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Caroline era

Caroline era
Anthony van Dyck's portrait of Charles I
Preceded by Jacobean era
Followed by English Civil War
Monarch Charles I

The Caroline era refers to the era in English and Scottish history during the Stuart period (1603–1714) that coincided with the reign of Charles I (1625–1642), Carolus being Latin for Charles. The Caroline era followed the Jacobean era, the reign of Charles's father James I (1603–1625); it was followed by the English Civil War (1642–1651) and the English Interregnum (1651–1660).


  • Highlights of the Caroline era 1
  • Literature 2
  • Arts 3
  • Sciences and mathematics 4
  • Notes 5
  • External links 6

Highlights of the Caroline era

The Caroline era was dominated by the growing religious, political, and social conflict between the King and his supporters, termed the Royalist party, and the Puritan opposition that evolved in response to particular aspects of Charles's rule. In contrast, however, to the bloody conflict of the Thirty Years' War then raging in continental Europe, the Caroline period in Britain was one of an uneasy peace, growing darker as the civil conflict between King and Puritans worsened toward the latter part of Charles' reign.

This conflict between King and Parliament dominated society to such a degree that other developments have seemed mere continuations of previous innovations. Some of those continuations, however, were of major significance for the future. English efforts at the colonization of North America continued throughout Charles' reign, with the foundation of new colonies in Maryland (1634), Connecticut (1635), and Rhode Island (1636) standing as important steps in the process. Development of previously-established colonies in Virginia, Massachusetts, and Newfoundland also continued. (In Massachusetts, the Pequot War of 1637 was the first major armed conflict between New England settlers and a Native American people.)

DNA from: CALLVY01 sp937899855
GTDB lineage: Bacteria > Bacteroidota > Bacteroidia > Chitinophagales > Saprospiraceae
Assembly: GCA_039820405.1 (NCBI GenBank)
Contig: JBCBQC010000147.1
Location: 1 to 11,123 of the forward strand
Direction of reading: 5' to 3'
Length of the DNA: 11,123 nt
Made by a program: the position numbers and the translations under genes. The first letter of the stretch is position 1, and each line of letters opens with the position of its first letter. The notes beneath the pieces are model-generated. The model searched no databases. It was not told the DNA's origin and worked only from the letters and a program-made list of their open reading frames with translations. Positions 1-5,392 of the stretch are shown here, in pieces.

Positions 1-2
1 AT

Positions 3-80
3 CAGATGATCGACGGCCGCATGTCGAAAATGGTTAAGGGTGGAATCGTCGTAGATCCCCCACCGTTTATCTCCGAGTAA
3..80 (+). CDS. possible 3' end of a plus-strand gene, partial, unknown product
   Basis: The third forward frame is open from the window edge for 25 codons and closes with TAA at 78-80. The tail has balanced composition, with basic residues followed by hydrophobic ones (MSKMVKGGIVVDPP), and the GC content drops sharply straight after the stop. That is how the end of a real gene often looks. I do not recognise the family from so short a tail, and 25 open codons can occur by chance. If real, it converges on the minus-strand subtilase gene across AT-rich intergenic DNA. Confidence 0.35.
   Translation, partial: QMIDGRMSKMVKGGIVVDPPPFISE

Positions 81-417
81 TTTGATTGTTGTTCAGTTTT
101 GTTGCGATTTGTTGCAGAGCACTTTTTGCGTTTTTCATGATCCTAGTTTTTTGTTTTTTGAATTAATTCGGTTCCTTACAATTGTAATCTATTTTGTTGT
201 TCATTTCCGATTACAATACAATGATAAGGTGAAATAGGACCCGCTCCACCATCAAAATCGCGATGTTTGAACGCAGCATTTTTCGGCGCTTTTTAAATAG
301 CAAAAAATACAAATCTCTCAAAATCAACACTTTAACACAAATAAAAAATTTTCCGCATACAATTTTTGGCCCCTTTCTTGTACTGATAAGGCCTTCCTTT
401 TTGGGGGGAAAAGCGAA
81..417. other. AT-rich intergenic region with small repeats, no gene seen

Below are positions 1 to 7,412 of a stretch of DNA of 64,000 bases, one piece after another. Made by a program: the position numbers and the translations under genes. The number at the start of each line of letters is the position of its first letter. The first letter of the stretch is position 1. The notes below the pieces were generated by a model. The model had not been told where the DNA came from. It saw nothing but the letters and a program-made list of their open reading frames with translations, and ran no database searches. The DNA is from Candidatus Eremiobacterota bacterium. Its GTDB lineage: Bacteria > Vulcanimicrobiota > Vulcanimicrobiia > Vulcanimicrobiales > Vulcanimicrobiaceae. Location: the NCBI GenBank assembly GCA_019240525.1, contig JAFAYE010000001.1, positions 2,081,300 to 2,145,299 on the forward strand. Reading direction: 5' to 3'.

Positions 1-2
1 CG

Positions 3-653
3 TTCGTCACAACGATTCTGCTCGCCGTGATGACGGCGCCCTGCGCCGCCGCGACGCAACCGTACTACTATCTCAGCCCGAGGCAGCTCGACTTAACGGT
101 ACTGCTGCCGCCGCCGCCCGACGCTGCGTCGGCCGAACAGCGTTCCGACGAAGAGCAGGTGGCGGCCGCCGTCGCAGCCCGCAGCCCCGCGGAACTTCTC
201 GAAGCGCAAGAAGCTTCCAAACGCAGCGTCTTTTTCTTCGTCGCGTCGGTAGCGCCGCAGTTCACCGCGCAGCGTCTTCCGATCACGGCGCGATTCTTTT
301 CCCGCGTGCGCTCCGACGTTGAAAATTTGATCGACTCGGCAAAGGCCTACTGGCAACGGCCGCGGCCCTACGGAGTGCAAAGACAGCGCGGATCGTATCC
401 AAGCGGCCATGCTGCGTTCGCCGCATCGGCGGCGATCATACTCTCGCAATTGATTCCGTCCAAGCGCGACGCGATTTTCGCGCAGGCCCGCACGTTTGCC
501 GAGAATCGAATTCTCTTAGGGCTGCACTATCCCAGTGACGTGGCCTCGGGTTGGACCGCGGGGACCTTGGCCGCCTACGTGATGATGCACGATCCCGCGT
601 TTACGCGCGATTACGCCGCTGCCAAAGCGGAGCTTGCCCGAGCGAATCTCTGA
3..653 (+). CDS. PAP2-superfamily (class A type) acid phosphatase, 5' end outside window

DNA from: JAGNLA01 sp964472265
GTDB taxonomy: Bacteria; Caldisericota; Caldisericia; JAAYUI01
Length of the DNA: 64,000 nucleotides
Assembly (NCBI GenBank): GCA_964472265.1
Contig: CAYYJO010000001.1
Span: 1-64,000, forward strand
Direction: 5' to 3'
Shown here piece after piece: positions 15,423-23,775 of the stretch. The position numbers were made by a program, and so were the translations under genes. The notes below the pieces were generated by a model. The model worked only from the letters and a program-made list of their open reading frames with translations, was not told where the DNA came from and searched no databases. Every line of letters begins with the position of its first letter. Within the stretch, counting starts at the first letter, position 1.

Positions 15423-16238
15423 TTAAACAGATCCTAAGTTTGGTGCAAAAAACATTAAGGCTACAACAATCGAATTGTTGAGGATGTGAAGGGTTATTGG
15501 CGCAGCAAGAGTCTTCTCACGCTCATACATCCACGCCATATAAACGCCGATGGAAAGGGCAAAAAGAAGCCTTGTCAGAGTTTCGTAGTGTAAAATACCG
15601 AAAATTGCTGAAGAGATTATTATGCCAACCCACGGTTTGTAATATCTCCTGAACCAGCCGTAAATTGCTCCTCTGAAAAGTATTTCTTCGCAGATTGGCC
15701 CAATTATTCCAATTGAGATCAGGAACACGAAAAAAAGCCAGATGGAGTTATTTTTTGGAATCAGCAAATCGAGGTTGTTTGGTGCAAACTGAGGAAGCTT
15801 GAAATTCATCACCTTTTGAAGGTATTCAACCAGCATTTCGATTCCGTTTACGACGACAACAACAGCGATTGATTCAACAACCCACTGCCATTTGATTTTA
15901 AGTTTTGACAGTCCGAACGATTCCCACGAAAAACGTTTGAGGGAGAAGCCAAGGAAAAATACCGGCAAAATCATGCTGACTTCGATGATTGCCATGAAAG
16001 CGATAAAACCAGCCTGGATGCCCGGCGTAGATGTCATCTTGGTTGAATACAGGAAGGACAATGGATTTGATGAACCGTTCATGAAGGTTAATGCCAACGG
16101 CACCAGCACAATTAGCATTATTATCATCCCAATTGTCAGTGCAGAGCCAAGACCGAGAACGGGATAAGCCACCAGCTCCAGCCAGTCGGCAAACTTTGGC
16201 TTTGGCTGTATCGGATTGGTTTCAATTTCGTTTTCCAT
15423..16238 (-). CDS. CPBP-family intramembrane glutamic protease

In literature, and especially in drama, the Caroline period has often been regarded as a diminished continuation of the trends of the previous two reigns. Caroline theatre unquestionably saw a falling-off after the peak achievements of William Shakespeare and Ben Jonson, though some of their successors, especially Philip Massinger, James Shirley, and John Ford, carried on to create interesting, even compelling theatre. In recent years the comedies of Richard Brome have gained in critical appreciation.